Review: The rougher they are, they harder they Jfal... And Jfal tracks land hard! Following recent appearances on Grand Theft Audio and Four Corners here he is on Zombies with another collection of ugly thumpers. Five in total, each one has a cool twist in its tale and highlights include the subtle sprinkle of acid in 'I Know What You Were', the eerie pads and atmospheres on 'Nuff Tune', the epic breakdown and sirens on 'Soundclash' and the dreamy/ravey balance on 'Butterflies'. We're Jfalling in love with this one!
Review: George Michael taught us whispers could be careless but Zombie Recordings are here to teach us how Whispers can also be absolutely savage. Well, this one certainly is. Hailing from Hungary with previous on the likes of Levela's Muti Function, here he comes with a blazing five-track session that oozes wonky, left-of-center charm. All aimed squarely for the dancefloor, highlights range from the Machete-style bass barks of 'Warn People' to outrageous funk and vibes of 'Clean Up'. Fun, rough round the edges but produced with pure punch, it's hard not to compare this to early 2000s Bristol D-Minds vibes. And that's before we get to the twisted rave echoes and insane bassline on the title track. Trust us, we'll be shouting about Whisper for a long time to come.
Review: Nick The Lot is one of the most consistent jump up producers around and he's back on long-time collaborator Zombie Recordings, who have proven to be the perfect home for his unique brand of hybrid jump up. His sound never gets boring, and it's the punishingly deep sub bass of 'If You Were' that really carries the tune, especially as it spirals out into a twisting concotion of devilish basslines. 'Starman' is equally unique, as a fluttering twirl of stabs moves up and down through its mechanical soundscapes. Tight stuff from Nick the man.
Review: Switch-flipping savageness from the Mr Damagement Management on Zombie once again. As always, it's straight to the point gutter funk here where the bassline does all the chatting and the beats do all the fact checking. "The Switch" sees Essex mic controller J.O.K take the lead with some wry word play over an aggy staccato Bristol style riff while "Slob" raises the cheeky vibe with a wonderfully silly bassline and a sample that will have you crying for gyms to open again ASAP. Crucial business from Zombie once again; being undead has never been so lively.
Review: Zombie Recordings always deliver tough, urban-edged sonics that don't prance around or act fancy, they just get down and dirty. Gravit-E has delivered exactly that here, with a single of moody tones and no-nonsense drum lines. 'Mind The Gap' is a perfect example of said drums, with impossibly clean hits and a clear sense of space and progression, its bass stabs are almost shadowed out. 'Just Let Go' is the more futuristic, with a deep back end and seriously cool synth spasms that lend it a techier feel. Wicked.
Review: Zombie Recordings always deliver tough, urban-edged sonics that don't prance around or act fancy, they just get down and dirty. Phantom Warrior has delivered exactly that here, with a two-track single of moody tones and no-nonsense drum lines. 'Don't Leave Me' is a perfect example of said drums, with impossibly clean hits and a clear sense of space and progression, its bass stabs are almost shadowed out. 'Needin You is the most futuristic, with a deep back end and seriously cool synth spasms that lend it a techier feel than the flip-side, a proper riotous number with a bassine to boot. Big.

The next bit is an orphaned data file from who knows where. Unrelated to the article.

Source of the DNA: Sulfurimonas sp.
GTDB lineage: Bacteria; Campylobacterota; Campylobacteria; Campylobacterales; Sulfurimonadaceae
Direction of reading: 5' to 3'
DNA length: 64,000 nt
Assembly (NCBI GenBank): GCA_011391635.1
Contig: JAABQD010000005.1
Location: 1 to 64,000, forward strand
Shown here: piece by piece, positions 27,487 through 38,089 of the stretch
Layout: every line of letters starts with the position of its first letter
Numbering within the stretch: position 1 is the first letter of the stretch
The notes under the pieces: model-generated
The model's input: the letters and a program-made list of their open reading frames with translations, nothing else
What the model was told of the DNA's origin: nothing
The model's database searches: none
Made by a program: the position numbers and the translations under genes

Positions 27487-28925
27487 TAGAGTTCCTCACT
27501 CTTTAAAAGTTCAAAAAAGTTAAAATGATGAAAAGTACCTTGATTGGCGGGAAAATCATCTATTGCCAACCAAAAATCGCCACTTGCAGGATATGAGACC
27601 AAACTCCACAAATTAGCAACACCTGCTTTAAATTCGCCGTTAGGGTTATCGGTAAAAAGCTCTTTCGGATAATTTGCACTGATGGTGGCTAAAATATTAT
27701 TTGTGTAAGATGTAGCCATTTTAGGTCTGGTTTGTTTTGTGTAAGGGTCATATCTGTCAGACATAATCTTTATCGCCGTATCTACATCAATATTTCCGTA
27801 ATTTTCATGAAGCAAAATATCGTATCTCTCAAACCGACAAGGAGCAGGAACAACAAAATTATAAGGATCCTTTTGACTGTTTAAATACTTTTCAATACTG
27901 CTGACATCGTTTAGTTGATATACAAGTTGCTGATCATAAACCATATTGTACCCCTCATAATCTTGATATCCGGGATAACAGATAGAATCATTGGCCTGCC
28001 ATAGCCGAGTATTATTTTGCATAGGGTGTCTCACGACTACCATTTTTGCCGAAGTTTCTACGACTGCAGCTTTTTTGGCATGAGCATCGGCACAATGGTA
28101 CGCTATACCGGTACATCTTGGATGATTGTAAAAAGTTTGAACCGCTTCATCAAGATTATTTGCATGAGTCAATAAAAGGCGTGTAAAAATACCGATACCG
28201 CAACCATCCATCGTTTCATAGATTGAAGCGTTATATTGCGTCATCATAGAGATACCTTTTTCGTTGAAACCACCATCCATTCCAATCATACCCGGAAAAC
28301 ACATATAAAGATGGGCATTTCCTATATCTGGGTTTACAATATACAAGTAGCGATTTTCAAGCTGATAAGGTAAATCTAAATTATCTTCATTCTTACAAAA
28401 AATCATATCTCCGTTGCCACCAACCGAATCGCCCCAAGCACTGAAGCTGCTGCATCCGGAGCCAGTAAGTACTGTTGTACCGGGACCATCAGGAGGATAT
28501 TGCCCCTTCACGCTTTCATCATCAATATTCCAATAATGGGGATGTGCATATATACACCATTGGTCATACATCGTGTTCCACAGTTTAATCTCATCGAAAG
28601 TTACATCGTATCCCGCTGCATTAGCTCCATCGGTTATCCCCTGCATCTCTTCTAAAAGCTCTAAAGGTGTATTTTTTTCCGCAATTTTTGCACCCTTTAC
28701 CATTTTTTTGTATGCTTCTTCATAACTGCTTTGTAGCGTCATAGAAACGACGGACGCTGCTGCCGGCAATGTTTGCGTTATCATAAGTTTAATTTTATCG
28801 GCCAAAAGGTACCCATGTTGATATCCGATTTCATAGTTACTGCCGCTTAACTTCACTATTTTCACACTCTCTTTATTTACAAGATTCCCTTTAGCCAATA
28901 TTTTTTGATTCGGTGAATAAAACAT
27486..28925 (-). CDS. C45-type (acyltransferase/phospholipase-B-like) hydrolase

Review: Grubs up! Twisted Individual's cooked up a feast of undead delights for the first Zombie Recordings V/A collection and everyone's invited. Chewy, spicy and full of gully victuals, across the collection we're treated to all range of flavours; the peppery aftertaste of Filthy Habits & Jeopardize's "Mind Transfer", the fruity funk bursts of Imaginary Friends' "Rooftop Jam", the gamey aroma and meaty chugs of Yatuza & Nick The Lot's "Mystic Ways" and the sweet and sour textures of Alex SLK's "Kluture" are just some of the many highlights on the menu. Gunfinger-licking good!
Review: Zombie Recordings always deliver tough, urban-edged sonics that don't prance around or act fancy, they just get down and dirty. Nick The Lot has delivered exactly that here, with a six-track EP of moody tones and no-nonsense drum lines. 'Mosh Pit' is a perfect example of said drums, with impossibly clean hits and a clear sense of space and progression, its bass stabs are almost shadowed out. 'Karma' is the most futuristic, with a deep back end and seriously cool synth spasms that lend it a techier feel than the other cuts on the EP. The other four are equally top-draw - make sure to check these.
Review: Following releases on the likes of V2E and Lickwood & Gunshot, Vital Elements (who is also one half of Serial Killaz) lets rip with two forthright slammers on Zombie Recordings. If you know his signature energy and crisp production, you'll already know the heaviness at play here; "Alien Technology" has the power to see right through to your darkened soul thanks to its chainsaw bassline that cuts through anything in its path while "Secret" has a little more funk, swing and bounce to it thanks to the perfectly formed big-belly bassline. Can you keep this one secret?
Review: Nick The Lot is definitely one of the most promising producers over on the jump-up side of the scene, with a load of releases on Grid that have been blowing people's socks off. This time though he's on Zombie Recordings with a deadly six-tracker, and if you love a good foghorn as much as we do, then this release will definitely tick your boxes. Final track 'Origin' is wicked just for its rhythmic diversity, with stuttering drum breaks all over the shop and grating, satisfying basses filling in the gaps. The title track is another highlight, as is 'Manners'. Overall, very sick stuff from Nick here.